Rifle Paper Co.Botanicals Labels & Stickers
Yvette van Boven's Home Made Winter (and look! there's a summer one coming out soon, too!)
A Truffalo Bar (which I've never had, and which is so delicious, and which is already gone)
One of Emily's sweet cards
A tiny beewax candle on a tiny wooden perch, and a beautiful stationary set (so beautiful, in fact, that I became almost anxious when I sat down with a sheet to write a letter -- on paper so lovely and fine, the letter better be equally good!)
Thank you so very much, sweet friend.
(some instagram photos from last easter.)
As I won't be with the boys for Easter this year, I've been compiling ideas for a nice box to send their way.
I've been sending lots of little things their way, mostly because I worry that they'll forget about me. They are very happy where they are right now, with a big yard, lots of play space, many aunties to love them and give them gobs of attention all the time.
Pan is really wonderful on the phone. When he was littler and pretended to talk on the phone, he would always speak very loudly, saying "Hi! I call you back. Bye!" -- which is basically what he heard Seb and I say to anyone who called us.
Now he asks me lots of questions ("what you doin' mommy?"), and follow-up questions ("what you eatin'?" "what you workin' on?"), and really holds his own.
It's more difficult to connect with Quinn. It's very "hi" and "bye" with him on the phone, and he has no patience for sitting still and staring at a screen on Skype. He's little still, and I'm struggling with how to maintain our bond.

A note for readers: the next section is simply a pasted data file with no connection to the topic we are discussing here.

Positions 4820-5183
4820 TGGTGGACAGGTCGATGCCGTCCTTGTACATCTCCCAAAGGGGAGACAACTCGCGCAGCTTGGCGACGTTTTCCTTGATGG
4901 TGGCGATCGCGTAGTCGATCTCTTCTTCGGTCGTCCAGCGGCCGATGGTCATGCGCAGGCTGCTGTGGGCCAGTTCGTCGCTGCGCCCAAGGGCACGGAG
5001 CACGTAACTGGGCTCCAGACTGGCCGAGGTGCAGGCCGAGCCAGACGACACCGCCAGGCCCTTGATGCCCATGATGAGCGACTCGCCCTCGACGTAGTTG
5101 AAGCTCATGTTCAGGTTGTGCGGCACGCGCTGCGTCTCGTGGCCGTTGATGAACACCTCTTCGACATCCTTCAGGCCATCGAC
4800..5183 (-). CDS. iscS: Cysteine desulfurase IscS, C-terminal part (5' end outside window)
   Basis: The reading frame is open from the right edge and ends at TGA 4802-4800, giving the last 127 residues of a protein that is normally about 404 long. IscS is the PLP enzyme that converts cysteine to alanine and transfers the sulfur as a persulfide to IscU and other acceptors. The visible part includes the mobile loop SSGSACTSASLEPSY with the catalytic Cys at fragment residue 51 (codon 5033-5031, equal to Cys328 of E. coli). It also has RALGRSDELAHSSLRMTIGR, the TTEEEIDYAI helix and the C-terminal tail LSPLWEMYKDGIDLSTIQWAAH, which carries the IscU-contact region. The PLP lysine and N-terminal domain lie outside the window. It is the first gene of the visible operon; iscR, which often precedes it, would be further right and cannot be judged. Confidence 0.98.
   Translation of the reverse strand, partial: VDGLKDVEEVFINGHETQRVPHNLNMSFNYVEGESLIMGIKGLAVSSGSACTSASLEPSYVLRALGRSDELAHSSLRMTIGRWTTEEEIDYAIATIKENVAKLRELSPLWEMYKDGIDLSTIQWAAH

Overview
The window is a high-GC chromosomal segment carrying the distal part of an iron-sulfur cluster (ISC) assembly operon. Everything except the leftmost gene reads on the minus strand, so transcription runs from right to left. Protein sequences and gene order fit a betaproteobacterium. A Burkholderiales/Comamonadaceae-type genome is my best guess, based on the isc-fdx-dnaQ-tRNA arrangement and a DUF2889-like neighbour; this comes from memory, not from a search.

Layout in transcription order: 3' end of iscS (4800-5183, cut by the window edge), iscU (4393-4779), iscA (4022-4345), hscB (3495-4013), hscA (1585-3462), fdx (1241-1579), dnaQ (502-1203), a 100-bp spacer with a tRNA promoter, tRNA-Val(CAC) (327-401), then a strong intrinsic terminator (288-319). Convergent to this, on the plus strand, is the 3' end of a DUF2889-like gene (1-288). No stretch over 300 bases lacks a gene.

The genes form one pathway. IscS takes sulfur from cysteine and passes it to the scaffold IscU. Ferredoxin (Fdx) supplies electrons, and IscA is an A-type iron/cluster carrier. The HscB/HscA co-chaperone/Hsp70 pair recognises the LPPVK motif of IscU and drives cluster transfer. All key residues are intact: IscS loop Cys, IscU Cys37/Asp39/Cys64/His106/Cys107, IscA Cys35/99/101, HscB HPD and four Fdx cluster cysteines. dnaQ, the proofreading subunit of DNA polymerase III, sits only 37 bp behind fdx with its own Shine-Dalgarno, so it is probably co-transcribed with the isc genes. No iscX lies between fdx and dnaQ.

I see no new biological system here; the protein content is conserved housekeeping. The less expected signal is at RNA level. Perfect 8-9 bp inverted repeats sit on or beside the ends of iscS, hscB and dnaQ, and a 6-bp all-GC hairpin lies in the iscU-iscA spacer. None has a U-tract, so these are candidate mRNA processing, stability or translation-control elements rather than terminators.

But. Easter ideas. Here's what I'm thinking:
Some of Katie's lovely wool felt eggs. I made several of these last year (you can kind of make them out in that top photo), but they are all packed away somewhere, and you can never have too many Easter eggs, right?
And for filling them: these little wooden yoyos are very sweet; as are these pocket baby buntings. I made jelly bean bracelets last year, and the boys were a bit confused by what to do with them. I think I'll try again this year. Or, maybe some color dipped marshmallows?
I wish I had someone to make a Polish Easter cake for.
These rabbit masks would be easy to print off and send.
The Bobble Sheep Pillow project from Purl Bee popped up in my email this morning, with rather perfect timing. If I can get them knit up in time, I think it would make for a perfect long-distance hug from mama.
All wrapped up in a grass-green playsilk...
Do you have anything special planned?